Prehistoric Mound Buildersby Rit Nosotro
Explore possible connections between mound builders of eastern North America with the mound (pyramid) builders of early (pre-Aztec) Mesoamerica.
In Cahokia: Forgotten Jewel of the Midwest, in Mysterious World, an online journal, it says:
These close similarities [between Aztalan and Cahokia], combined with the known links between Aztalan and Cahokia, give more credence to the idea put forth in our Aztalan article that the ancient Aztecs had migrated to Mexico from the north, possibly from as far north as Aztalan. Cahokia is also a contender for an origin point for the Aztecs, but in either case, the extensive mound-building culture in North America and the similarity in building styles between North and Central American pyramidal structures makes it clear that there was some sort of cultural contact at some point. 1This seems to ignore the fact that the Olmecs were making pyramids to rival those of the Aztecs more than 1600 years before the Aztecs. 2 In Southeastern Prehistory, Archaic Period, on the "Links to the Past" website of the National Park Service, it says "Recent radiocarbon samples in Louisiana have provided considerable evidence of a mound-building tradition in Louisiana at least by 5,900 years ago." 3 However, in the aforementioned article on Cahokia, it says "Starting around 500 b.c., various subgroups of Native Americans . . . began to build earthen burial mounds and effigy mounds in the shape of animals." 4 Whichever is true, it is apparent that, wherever the idea of building mounds originated, it had time to travel between the Mississippi and Mesoamerica. Although there was sufficient time, the differences in architecture and usage of the Mesoamerican and Mississippian pyramids/mounds, makes it unlikely that either directly influenced the other.
The North American mounds, are, as their name implies, mounds. They are piles of dirt, shaped, in some cases, into a rectangle with sloping sides. They were, for the most part, single tiered, with not even a rectangular shape. The Mesoamerican pyramids, on the other hand, were complex pyramids, constructed out of stone. Even during the Olmecs, the pyramids were large and ornate, such as the one at La Venta. 5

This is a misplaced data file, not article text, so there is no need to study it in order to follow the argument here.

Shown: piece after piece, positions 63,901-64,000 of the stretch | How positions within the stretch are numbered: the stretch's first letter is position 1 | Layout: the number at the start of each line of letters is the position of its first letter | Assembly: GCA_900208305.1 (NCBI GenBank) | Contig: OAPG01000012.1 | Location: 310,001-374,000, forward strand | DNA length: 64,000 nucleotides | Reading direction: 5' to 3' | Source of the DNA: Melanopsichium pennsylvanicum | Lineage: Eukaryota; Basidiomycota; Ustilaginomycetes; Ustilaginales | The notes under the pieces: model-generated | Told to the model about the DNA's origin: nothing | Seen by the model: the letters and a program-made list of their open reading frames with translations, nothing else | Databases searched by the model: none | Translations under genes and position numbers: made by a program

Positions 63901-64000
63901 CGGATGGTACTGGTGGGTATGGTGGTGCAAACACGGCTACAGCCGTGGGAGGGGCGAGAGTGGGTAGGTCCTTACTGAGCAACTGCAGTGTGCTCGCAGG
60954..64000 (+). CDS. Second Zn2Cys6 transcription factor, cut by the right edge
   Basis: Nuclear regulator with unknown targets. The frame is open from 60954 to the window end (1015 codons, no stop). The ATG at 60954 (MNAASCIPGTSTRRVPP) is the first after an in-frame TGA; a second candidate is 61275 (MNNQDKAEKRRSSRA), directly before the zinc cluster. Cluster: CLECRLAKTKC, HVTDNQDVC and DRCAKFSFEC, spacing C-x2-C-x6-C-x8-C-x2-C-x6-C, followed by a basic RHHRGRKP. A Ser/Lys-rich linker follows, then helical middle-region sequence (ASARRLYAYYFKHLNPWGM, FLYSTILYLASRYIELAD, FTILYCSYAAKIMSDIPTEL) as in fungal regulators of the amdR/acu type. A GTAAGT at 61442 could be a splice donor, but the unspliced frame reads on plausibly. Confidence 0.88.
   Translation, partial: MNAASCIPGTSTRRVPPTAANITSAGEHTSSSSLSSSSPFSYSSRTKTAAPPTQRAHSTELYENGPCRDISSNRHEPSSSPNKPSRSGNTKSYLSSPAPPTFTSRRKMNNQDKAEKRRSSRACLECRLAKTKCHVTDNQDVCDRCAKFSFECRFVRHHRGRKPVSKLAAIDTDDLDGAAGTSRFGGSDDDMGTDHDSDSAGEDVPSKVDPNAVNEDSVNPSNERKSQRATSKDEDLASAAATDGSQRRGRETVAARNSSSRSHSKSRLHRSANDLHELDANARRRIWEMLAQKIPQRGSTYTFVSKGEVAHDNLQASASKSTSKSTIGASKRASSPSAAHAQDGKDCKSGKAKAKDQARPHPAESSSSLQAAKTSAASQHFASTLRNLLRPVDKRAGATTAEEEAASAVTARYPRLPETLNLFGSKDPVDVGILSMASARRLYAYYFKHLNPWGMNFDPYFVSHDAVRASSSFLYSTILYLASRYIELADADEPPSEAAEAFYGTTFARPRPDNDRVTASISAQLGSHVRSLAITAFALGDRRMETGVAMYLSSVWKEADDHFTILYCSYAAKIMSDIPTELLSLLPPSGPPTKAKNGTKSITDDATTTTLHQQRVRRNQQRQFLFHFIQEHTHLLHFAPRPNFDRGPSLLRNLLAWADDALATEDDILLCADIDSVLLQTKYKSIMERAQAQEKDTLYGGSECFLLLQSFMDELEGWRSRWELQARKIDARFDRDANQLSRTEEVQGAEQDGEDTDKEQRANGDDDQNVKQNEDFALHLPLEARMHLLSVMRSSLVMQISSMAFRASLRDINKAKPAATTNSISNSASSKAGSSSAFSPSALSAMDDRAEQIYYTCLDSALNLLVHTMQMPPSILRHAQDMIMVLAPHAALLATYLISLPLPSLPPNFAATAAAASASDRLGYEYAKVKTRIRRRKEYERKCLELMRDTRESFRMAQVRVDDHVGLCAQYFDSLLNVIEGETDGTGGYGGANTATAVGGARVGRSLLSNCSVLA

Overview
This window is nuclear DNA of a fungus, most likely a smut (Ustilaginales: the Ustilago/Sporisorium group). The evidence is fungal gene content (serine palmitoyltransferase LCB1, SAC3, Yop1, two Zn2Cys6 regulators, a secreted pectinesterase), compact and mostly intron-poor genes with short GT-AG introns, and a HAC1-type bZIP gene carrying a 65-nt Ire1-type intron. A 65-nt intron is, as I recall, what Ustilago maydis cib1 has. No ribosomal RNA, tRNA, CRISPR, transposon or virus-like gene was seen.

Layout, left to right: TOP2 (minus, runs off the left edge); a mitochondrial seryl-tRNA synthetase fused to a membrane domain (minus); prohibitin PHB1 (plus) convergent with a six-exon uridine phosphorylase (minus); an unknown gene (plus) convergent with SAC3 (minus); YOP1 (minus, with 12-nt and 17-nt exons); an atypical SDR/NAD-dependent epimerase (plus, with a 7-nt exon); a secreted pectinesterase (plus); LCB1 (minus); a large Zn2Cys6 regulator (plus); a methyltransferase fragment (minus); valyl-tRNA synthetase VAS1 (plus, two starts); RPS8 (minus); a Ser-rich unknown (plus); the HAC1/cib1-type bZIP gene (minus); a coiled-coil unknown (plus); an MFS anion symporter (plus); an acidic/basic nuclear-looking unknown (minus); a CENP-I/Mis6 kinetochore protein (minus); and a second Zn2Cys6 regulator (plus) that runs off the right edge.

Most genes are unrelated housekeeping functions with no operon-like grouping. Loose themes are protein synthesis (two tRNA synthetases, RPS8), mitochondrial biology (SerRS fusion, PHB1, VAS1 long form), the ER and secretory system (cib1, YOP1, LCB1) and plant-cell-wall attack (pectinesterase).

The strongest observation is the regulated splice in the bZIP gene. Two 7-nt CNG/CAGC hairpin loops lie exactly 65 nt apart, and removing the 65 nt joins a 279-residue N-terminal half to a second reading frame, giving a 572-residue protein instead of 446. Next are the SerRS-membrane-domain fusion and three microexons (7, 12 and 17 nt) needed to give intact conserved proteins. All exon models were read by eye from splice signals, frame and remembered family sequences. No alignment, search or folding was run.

In Mesoamerica as in North America the pyramids/mounds served a religious function. However the nature of the religious function was quite distinct between the two areas. In Mesoamerica the pyramids usually bore a temple on the summit. The North American mounds, on the other hand, were, for the most part, burial mounds. If one was influenced by the other, the usage would not have changed so much, especially as both held their respective function from the beginning. There was no gradual change, for example, from temple to burial mound in North America. The usage was too different for either to have directly influenced the other.
Monks Mound in North America, differs significantly from many other North American mounds. It was built much later than the burial mounds, in 1100, and bears a strong resemblance to Mesoamerican pyramids. It is a multi-terrace, 100-foot-high mound, made of earth, on top of which stood a huge building, in which the chief lived and conducted religious ceremonies. It seems quite plausible that Monks Mound was influenced by Mesoamerican culture. 6
Thus, it is apparent, because of difference in style and usage, neither the Mesoamericans with their pyramid-temples, nor the North Americans, with their burial mounds, directly influenced the other.
up1Doug Elwell. "Cahokia: Forgotten Jewel of the Midwest." 1999. <http://www.mysteriousworld.com/Journal/1999/Spring/Cahokia01> (November 24, 2005)
up2John Pohl. "Chronology: Mesoamerican Timeline." <http://www.famsi.org/research/pohl/chronology.html> (November 24, 2005)
up3N/A. "Archaic Period." 2001. <http://www.cr.nps.gov/seac/outline/03-archaic/index.htm> (November 24, 2005)
up4 Doug Elwell. "Cahokia: Forgotten Jewel of the Midwest." 1999. <http://www.mysteriousworld.com/Journal/1999/Spring/Cahokia01> (November 24, 2005)
Additional information about <http://hyperhistory.net/apwh/essays/comp/cw03mound-builders.htm>
Focus on Facts
The above essay was donated to hyperhistory.net.
of inaccuracies or plagiarism.
Post a link to this essay,
a great essay
on your blog or website :
|Comparative Essays||Biographies||Doc. Based Questions||Change Over Time|